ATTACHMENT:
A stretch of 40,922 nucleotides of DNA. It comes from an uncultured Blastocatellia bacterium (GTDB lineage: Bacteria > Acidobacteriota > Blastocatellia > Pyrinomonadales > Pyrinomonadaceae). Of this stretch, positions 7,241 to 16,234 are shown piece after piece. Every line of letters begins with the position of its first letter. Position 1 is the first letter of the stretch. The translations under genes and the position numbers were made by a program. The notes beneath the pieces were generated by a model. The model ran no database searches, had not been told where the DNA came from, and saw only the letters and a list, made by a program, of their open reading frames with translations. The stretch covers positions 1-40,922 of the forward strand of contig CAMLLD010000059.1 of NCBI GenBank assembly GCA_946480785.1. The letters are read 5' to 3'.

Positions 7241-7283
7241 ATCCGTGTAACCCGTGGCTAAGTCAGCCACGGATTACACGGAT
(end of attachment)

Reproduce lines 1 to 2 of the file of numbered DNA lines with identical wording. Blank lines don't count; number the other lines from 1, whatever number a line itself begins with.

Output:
A stretch of 40,922 nucleotides of DNA. It comes from an uncultured Blastocatellia bacterium (GTDB lineage: Bacteria > Acidobacteriota > Blastocatellia > Pyrinomonadales > Pyrinomonadaceae). Of this stretch, positions 7,241 to 16,234 are shown piece after piece. Every line of letters begins with the position of its first letter. Position 1 is the first letter of the stretch. The translations under genes and the position numbers were made by a program. The notes beneath the pieces were generated by a model. The model ran no database searches, had not been told where the DNA came from, and saw only the letters and a list, made by a program, of their open reading frames with translations. The stretch covers positions 1-40,922 of the forward strand of contig CAMLLD010000059.1 of NCBI GenBank assembly GCA_946480785.1. The letters are read 5' to 3'.

Positions 7241-7283